A couple of days ago the Washington Post published an editorial titled "Turkey needs to turn away from Mr. Erdoğan's repression." It was stated in the article that Recep Tayyip Erdoğan achieved his ninth election victory and became the 12th president of Turkey. As it was outlined in the title, the article went on by providing evidence for why this strong man should not be left completely uncontrolled.
The article also touched upon Erdoğan's victory speech in which he said that he wanted to establish a "new" Turkey and that he would be sensitive to the desires of all the people of the country. After these statements, without changing its course, the article went on to say that the country was facing a deep polarization and some of Erdoğan's actions in recent years raised suspicion regarding their harmony with democracy. It also raised the question of whether a new Turkey would be different from the old one.
The article further suggested that Turkey, as a Muslim country, which keeps itself away from radical elements in the region, should have bridged the gap between the Middle East and EU and that this would be highly appreciated. However, this was hindered due to Erdoğan's "erratic and disconcerting" behavior.
For example, during his election rallies, Erdoğan criticized Israel with harsh words. It is highly interesting that the Washington Post associates the reason why the ideal of democratic Turkey failed with Erdoğan's firm stance against Israel, which used brutal and disproportionate force and killed some 2,000 Palestinians. It also claimed that Turkey hosted and protected the militants of the Islamic State of Iraq and al-Sham (ISIS), which held 49 Turkish people, including a consul, captive and threatened Turkey saying they would bomb the Atatürk Dam by challenging Erdoğan. It is the same ISIS that is said to be trained by the collaboration of the American CIA, British MI6 and the Israeli MOSSAD to wage war against all terror organizations in the region for the security of Israel with a strategy called "the hornet's nest," according to what former NSA systems analyst Edward Snowden revealed.
Recently, the Washington Post interviewed an ISIS commander and tried to prove Turkey's support for ISIS. So, which one should we believe now? A former NSA agent who is speaking through the documents he hacked or a vague ISIS commander?
Let us behave reasonably and display a balanced approach toward both claims. As strong allies, Turkey and the U.S. summoned all moderate Syrian opposition groups to the U.N. and held meetings in which their own representatives took part in order to rid Syria of Bashar al-Assad. It is a difficult task for Turkey to control a 700-kilometer-long border with Syria and to make a clear distinction between moderate and extremist groups when they were brought to Turkey for treatment. Although Turkey was later left alone by the U.S. in this struggle and the whole world sat back and watched the atrocity, Turkey welcomed 1.2 million refugees and got them out of the warzone. As it was too difficult to be controlled, the U.S. deployed a special team to the region not to insure that the support for moderate groups would not go to radical ones.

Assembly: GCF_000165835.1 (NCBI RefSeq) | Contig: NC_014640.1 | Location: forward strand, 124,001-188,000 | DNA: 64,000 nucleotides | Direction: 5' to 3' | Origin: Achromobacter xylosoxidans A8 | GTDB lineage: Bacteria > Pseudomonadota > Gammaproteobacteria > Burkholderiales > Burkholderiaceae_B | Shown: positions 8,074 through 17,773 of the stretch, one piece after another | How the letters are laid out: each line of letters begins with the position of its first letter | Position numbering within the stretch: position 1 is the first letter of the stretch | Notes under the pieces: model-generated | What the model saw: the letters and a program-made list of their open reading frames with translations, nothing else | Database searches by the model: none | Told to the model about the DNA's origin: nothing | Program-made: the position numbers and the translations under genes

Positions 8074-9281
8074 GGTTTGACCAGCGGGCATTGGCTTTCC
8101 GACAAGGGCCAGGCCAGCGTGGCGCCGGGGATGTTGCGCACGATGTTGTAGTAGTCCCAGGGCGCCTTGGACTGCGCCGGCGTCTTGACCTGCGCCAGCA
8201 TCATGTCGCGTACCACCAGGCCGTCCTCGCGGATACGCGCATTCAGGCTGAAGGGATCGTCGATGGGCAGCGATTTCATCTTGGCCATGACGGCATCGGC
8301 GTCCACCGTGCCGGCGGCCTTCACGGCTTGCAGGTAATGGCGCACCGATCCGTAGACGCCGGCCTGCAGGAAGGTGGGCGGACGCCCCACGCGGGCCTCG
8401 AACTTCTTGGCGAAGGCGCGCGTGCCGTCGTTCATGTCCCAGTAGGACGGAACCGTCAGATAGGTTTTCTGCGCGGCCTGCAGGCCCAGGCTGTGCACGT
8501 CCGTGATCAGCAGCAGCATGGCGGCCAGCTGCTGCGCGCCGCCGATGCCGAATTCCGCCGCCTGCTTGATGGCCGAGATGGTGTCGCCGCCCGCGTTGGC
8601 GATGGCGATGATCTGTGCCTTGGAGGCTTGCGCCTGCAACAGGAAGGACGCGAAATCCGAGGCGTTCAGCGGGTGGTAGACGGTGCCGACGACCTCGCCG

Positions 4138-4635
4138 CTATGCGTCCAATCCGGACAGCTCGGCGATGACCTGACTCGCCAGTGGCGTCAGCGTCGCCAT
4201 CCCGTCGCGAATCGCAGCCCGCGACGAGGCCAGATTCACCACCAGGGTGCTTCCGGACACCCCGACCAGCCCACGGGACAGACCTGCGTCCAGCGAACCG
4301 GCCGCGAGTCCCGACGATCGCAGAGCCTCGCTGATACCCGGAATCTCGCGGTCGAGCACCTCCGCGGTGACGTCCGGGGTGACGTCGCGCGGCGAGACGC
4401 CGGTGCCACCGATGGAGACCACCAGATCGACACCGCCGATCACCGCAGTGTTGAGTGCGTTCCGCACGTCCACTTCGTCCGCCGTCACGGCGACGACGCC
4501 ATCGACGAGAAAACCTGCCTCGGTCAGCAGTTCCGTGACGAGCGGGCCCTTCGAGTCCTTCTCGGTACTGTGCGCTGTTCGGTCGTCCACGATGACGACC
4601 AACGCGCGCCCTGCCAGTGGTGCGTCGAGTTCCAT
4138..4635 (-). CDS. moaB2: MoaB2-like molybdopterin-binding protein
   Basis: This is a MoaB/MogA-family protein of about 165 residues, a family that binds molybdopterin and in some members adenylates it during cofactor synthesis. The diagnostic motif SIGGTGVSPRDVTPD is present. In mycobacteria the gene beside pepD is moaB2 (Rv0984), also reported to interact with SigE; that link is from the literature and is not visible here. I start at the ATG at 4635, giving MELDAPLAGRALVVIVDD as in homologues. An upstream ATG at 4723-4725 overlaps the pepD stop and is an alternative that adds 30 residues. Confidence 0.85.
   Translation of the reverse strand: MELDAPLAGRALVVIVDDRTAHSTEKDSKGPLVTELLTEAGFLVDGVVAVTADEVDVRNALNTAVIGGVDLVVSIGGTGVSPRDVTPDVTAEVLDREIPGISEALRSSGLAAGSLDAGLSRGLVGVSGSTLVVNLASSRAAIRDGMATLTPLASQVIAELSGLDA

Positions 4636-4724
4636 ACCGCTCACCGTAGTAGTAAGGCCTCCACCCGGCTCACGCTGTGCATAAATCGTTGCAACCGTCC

It is not possible for Turkey to overlook such extremism that jeopardizes its own security. I would not even want to think that the U.S. supports ISIS. Here, both countries are allies that move on the same path to protect democracy and peace.
Any attitude that will jeopardize this alliance should also be disapproved of by the U.S. administration. It is more or less certain that Erdoğan will administrate the country for the next 10 years. This is an opportunity for both the U.S. and EU and you will see that this will be approved of frequently in the future.
In order to prove Erdoğan's malignancy, the Washington Post said that the freedom of expression in the country worsened to an unprecedented extent. It also asserted that Erdoğan took the Gezi protests personally and terrorized the people and that the country is overwhelmed with corruption scandals. It suggested without any hesitation that Turkey should get rid of Erdoğan.
I need to remind the Washington Post and those who are of the same opinion: The new Turkey is not Erdoğan's project. It is rather a strong demand that is directly supported by 65 percent to 70 percent of the country and not opposed by the vast majority of the remainder.
The country's democracy is under construction and is striving to get rid of the totalitarian Kemalist state that pleased the West but ruined its own people. For 12 years, Erdoğan has been politically pioneering this transformation process by encountering numerous coup attempts, which he overcame with politics. Obviously, he makes mistakes like everyone else. However, as he moves on the right path, he garners more popular support in every election.
The idea of a new Turkey is not a theory, but a reality. This is a great chance for the entire world. If the West gives up turning a blind eye to the developments in Turkey and adopts fair criticism, it will turn into a game in which all parties win.